Proceedings suspended against LA ramming suspect

Criminal proceedings against man accused of trying to run over two Jewish men outside LA synagogue suspended.

Elad Benari,

Los Angeles
Los Angeles
iStock

Officials said on Friday that criminal proceedings against a Seattle man accused of trying to run over two Jewish men outside a Los Angeles synagogue have been suspended amid questions about his mental competency, The Associated Press reported.

The Los Angeles Times cited records that show the suspect, Mohamed Abdi Mohamed, was diagnosed with schizophrenia in 2015. The newspaper said the 32-year-old has been treated at mental health facilities in Washington state twice in recent years.

Prosecutors say a mental competency hearing is scheduled for December 14.

At approximately 9:30 p.m. on Friday night, November 23, a car driving in the Hancock Park neighborhood suddenly swerved towards a group of Orthodox Jews outside of the Bais Yehuda synagogue, nearly hitting two men, ages 37 and 57.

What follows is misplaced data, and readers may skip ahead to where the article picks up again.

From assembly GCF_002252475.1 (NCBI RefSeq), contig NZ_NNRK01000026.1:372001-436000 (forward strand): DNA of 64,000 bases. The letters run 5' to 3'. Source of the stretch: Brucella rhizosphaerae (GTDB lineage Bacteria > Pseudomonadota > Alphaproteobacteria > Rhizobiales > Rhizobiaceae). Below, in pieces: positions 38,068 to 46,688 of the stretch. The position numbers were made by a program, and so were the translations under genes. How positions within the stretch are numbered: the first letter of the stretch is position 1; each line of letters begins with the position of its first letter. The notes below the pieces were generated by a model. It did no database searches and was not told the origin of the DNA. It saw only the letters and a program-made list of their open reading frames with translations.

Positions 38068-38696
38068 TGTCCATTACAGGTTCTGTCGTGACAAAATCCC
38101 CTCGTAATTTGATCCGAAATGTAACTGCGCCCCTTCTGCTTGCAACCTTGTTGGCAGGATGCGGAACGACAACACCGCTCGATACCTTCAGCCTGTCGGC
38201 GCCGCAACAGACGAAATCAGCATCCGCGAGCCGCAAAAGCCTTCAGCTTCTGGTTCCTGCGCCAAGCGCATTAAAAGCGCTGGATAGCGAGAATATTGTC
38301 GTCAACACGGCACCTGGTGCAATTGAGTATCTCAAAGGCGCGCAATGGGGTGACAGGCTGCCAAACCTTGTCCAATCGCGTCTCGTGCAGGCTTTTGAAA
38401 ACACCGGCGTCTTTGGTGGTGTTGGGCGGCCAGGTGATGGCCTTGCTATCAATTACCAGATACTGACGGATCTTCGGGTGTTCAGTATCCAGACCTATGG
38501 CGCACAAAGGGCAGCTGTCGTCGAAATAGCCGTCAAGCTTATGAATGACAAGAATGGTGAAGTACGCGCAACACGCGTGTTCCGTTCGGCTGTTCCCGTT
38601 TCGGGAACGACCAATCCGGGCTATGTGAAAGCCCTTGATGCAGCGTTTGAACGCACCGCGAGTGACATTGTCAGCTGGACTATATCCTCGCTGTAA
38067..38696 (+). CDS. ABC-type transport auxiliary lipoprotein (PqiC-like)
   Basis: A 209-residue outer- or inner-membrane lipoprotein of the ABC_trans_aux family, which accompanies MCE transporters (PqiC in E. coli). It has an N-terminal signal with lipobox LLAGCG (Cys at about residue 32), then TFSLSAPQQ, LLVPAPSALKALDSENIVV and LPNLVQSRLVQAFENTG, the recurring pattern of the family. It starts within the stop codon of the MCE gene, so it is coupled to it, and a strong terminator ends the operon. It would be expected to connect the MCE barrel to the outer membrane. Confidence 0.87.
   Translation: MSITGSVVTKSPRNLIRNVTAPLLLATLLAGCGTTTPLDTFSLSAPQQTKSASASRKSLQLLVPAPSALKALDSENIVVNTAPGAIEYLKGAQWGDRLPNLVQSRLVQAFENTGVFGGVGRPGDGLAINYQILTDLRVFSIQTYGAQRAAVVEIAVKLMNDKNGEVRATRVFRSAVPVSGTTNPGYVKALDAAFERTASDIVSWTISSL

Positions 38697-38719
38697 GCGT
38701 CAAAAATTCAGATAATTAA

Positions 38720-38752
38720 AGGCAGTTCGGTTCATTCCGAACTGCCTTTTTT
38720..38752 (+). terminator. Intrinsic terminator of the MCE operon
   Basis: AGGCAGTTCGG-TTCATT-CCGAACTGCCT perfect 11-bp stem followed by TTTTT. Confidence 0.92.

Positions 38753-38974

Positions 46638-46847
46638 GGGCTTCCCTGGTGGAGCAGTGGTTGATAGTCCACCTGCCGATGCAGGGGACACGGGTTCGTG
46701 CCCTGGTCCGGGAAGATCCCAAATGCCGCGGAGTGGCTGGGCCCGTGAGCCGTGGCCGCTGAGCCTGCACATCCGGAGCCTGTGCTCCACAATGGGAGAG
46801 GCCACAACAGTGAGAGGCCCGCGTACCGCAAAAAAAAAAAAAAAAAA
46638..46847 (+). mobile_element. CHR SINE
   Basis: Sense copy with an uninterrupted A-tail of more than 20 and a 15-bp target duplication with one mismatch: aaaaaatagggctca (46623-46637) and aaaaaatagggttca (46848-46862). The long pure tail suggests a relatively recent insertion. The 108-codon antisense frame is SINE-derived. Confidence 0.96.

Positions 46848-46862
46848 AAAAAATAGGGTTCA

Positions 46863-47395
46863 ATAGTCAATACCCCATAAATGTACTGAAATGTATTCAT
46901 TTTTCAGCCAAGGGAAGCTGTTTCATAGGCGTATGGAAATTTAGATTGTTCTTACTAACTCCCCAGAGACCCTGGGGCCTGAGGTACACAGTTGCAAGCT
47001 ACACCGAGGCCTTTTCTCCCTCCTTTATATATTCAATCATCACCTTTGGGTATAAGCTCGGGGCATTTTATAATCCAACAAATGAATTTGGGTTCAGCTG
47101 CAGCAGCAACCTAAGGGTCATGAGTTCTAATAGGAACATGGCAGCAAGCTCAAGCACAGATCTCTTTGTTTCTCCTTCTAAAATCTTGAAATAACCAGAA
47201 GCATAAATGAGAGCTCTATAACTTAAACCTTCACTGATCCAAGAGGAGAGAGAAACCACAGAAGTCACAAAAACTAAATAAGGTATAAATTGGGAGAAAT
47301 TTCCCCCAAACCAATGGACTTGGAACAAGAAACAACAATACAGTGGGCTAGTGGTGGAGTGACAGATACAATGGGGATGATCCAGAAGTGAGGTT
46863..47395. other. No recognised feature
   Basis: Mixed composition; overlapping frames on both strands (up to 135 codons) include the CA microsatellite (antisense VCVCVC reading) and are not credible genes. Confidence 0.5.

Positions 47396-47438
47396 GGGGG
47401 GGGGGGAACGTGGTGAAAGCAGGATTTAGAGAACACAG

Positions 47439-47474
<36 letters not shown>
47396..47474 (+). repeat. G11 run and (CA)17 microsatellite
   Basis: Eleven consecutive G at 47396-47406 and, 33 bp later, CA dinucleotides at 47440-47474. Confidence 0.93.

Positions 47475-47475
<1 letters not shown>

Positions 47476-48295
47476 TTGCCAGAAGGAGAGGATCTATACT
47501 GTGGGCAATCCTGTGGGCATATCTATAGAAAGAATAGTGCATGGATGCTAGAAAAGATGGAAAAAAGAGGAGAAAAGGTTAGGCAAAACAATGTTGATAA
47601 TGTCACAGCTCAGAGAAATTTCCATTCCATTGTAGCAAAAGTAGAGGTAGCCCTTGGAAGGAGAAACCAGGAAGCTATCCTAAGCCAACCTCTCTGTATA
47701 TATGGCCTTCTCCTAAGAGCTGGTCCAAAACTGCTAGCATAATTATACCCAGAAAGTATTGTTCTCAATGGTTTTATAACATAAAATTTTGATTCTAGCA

After the car missed the pedestrians, the driver pulled around in a U-turn and tried to run down the would-be victims a second time.

When he missed them a second time, the driver struck a traffic sign. He then exited the vehicle, started screaming obscenities and anti-Semitic curses, before driving off.

The driver later crashed his car into another vehicle, and was subsequently arrested.

Mohamed was indicted earlier this week with two counts of assault with a deadly weapon and hate crime charges.

LAPD police chief Michael Moore said the attack was a sign that hate crimes are becoming more common in the US.

"He's yelling out hateful remarks regarding Jewish heritage and regarding these people of faith," Moore said. "Hate in America is on the rise. That has to change.”


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